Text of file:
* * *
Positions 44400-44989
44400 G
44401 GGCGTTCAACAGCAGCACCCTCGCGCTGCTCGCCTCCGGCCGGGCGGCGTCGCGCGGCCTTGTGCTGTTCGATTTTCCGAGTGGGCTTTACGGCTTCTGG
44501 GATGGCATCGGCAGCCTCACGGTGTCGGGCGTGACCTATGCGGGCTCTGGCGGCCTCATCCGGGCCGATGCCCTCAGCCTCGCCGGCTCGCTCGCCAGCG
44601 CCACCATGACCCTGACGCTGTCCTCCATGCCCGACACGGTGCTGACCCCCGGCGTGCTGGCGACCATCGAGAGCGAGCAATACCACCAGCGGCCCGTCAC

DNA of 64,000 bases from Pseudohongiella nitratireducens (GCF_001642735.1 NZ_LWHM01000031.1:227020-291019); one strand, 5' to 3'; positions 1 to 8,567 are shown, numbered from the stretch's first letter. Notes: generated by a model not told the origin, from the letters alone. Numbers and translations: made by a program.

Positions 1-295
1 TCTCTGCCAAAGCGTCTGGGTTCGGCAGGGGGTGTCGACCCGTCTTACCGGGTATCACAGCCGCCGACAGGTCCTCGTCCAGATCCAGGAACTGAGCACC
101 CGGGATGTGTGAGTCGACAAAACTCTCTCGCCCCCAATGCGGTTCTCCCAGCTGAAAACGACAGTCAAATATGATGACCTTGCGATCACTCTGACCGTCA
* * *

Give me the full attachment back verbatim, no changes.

Positions 44400-44989
44400 G
44401 GGCGTTCAACAGCAGCACCCTCGCGCTGCTCGCCTCCGGCCGGGCGGCGTCGCGCGGCCTTGTGCTGTTCGATTTTCCGAGTGGGCTTTACGGCTTCTGG
44501 GATGGCATCGGCAGCCTCACGGTGTCGGGCGTGACCTATGCGGGCTCTGGCGGCCTCATCCGGGCCGATGCCCTCAGCCTCGCCGGCTCGCTCGCCAGCG
44601 CCACCATGACCCTGACGCTGTCCTCCATGCCCGACACGGTGCTGACCCCCGGCGTGCTGGCGACCATCGAGAGCGAGCAATACCACCAGCGGCCCGTCAC

DNA of 64,000 bases from Pseudohongiella nitratireducens (GCF_001642735.1 NZ_LWHM01000031.1:227020-291019); one strand, 5' to 3'; positions 1 to 8,567 are shown, numbered from the stretch's first letter. Notes: generated by a model not told the origin, from the letters alone. Numbers and translations: made by a program.

Positions 1-295
1 TCTCTGCCAAAGCGTCTGGGTTCGGCAGGGGGTGTCGACCCGTCTTACCGGGTATCACAGCCGCCGACAGGTCCTCGTCCAGATCCAGGAACTGAGCACC
101 CGGGATGTGTGAGTCGACAAAACTCTCTCGCCCCCAATGCGGTTCTCCCAGCTGAAAACGACAGTCAAATATGATGACCTTGCGATCACTCTGACCGTCA